KCM Woes

It is totally unacceptable that Zambia’s second largest mine should be flooded and miners rescued from certain    death because of deliberate human action.

How can any right thinking Zambian or foreigner for that matter turn off power to an operating mine?

We entirely agree that this is nothing but economic sabotage.

That KCM mines have been flooded, smelter closed down and operations suspended because of a commercial debt are a cold and calculating act of insensitivity which should receive the strongest possible retribution from the Government.

Both parties, CEC and KCM, have no right to imperil our national heritage by putting their commercial interests above our collective national endeavour.

It is equally sad that our courts of law remain insular and make far-reaching determination that endangers lives and the economy.

We totally agree with acting President Edgar Lungu: Government must intervene to ensure that the best interests of the country are served.

In their order of precedence the interests of the nation include continued productivity, continued employment and production for the world market.

Anything that stands in the way of these three goals is unacceptable.  Mining is the mainstay of this economy and any activity or lack of it which undermines this premise should be dealt with vigor and assurance to leave no doubt of Government intention to promote the well-being of the nation.

There is no doubt that Government has taken extraordinary steps to assist KCM get back on its feet.  A recovery programme has been worked out with the assistance of the company owners who have resolved to recapitalize and provide additional liquidity to overcome operational problems.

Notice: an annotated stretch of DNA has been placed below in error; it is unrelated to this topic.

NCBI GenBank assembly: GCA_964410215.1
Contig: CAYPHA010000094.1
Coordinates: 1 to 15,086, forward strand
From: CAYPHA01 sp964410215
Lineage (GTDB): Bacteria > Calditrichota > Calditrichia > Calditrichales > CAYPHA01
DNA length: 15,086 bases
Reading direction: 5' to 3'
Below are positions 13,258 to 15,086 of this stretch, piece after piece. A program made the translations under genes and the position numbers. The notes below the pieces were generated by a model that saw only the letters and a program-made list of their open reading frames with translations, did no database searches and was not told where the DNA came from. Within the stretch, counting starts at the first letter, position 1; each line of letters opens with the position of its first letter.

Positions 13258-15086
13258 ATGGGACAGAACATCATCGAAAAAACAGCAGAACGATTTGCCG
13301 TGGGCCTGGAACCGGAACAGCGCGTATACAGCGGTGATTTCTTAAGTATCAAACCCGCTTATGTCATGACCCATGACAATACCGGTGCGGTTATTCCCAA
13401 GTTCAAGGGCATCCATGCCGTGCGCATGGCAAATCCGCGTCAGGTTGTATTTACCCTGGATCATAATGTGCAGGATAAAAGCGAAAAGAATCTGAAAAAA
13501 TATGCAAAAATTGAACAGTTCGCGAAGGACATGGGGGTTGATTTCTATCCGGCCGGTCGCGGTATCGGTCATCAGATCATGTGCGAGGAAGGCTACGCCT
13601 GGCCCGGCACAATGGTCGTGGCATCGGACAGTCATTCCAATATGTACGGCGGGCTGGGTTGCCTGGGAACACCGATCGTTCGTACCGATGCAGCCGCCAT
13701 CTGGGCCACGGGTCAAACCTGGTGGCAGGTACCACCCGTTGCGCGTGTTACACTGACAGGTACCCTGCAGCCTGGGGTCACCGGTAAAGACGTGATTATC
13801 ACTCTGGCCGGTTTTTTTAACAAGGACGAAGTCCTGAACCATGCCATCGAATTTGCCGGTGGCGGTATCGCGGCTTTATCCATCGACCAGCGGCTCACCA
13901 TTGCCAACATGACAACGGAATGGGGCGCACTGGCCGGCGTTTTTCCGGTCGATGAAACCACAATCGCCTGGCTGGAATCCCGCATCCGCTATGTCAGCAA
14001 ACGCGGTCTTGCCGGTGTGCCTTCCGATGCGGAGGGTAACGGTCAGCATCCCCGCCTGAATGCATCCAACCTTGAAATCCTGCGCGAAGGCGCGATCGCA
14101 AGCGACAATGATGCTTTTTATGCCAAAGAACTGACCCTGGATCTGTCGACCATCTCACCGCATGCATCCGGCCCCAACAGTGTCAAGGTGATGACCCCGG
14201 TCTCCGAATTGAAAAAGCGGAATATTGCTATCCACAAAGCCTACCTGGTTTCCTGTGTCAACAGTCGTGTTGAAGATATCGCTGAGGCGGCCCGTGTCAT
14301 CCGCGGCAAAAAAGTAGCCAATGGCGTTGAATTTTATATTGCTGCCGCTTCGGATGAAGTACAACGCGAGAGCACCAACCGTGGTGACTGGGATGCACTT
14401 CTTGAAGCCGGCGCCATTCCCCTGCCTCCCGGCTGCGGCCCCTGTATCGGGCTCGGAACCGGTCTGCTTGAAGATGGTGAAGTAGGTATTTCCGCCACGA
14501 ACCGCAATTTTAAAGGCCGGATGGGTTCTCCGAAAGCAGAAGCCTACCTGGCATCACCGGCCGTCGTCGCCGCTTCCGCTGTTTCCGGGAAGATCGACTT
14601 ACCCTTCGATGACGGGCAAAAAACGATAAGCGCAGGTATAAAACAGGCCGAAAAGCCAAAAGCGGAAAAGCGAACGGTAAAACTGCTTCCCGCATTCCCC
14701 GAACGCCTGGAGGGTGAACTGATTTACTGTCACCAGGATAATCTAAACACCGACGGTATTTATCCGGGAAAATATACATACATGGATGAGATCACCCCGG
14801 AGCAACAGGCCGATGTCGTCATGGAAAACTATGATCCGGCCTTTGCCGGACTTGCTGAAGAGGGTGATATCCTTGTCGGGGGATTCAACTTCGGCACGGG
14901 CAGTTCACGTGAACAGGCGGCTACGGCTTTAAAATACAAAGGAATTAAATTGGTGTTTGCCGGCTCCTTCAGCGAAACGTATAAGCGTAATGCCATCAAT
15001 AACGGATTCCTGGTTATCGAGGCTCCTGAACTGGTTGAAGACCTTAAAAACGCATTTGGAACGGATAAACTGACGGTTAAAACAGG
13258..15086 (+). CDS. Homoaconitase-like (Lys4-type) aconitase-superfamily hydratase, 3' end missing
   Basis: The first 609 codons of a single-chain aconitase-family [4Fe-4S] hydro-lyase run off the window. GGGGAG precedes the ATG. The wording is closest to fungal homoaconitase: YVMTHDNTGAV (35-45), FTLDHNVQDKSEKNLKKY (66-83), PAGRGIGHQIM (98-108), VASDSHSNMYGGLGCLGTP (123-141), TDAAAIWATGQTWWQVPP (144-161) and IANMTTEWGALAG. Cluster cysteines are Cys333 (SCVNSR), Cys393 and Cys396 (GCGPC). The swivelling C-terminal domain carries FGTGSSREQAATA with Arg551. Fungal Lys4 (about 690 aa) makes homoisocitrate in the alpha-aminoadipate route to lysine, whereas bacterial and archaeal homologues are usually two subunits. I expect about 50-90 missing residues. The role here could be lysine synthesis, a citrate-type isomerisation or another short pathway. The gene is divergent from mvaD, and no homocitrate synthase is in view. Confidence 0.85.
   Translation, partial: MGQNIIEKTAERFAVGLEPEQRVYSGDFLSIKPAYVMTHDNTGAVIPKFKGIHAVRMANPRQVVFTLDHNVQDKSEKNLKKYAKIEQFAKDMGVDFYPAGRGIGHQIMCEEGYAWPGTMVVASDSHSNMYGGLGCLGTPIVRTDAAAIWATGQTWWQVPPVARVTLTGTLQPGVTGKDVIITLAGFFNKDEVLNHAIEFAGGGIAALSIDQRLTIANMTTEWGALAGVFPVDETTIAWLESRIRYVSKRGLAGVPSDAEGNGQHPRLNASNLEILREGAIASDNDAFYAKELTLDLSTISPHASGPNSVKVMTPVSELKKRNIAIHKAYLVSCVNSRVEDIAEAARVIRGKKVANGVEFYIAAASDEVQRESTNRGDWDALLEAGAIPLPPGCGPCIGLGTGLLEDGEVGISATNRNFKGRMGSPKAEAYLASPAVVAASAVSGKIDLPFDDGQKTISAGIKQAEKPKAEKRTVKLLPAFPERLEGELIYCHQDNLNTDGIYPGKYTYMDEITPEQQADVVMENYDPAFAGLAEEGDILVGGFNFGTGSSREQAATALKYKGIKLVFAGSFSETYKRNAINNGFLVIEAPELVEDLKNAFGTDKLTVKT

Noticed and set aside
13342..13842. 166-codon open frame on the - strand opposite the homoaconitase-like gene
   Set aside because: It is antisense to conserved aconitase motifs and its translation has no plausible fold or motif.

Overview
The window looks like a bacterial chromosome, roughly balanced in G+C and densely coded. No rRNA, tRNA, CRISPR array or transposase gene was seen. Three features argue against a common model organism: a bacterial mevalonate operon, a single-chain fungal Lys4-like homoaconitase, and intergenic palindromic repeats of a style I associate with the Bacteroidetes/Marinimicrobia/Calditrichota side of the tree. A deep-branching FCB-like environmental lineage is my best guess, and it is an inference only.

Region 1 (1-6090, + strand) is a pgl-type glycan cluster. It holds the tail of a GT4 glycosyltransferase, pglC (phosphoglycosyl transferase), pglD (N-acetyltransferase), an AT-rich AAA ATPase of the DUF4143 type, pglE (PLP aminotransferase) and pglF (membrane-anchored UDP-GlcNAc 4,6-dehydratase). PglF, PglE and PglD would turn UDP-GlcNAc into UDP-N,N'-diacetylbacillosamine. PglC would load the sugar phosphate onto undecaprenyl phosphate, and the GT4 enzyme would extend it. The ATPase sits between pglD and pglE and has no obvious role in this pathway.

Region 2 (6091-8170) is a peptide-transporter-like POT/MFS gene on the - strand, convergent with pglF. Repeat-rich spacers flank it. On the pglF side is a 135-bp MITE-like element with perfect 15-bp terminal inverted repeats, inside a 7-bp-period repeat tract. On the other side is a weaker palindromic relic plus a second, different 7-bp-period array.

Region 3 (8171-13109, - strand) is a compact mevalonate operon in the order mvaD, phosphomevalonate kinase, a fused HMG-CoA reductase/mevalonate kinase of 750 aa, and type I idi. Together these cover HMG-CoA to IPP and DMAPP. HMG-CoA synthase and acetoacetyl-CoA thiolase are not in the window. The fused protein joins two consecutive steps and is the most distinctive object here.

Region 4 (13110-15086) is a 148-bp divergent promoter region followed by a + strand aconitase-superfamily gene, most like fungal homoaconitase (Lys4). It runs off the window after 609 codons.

We are aware that Vedanta has undertaken to provide an additional US$250million and further K400million to refloat the company towards enhanced productivity that will in due course increase national production capacity.

It does not make sense therefore that Government effort should be undermined at a time that the first steps are being taken towards this cherished goal of turning round Konkola which is one of the largest mines in the country.

Our appeal to the Government is to ensure regular monitoring of the vital sectors of the economy to ensure that national interest remains predominant. There is no doubt that what has transpired between KCM and CEC would not have taken place if there was regular Government oversight.

We should not, ever, allow this type of madness to recur.

Categorized | Editorial

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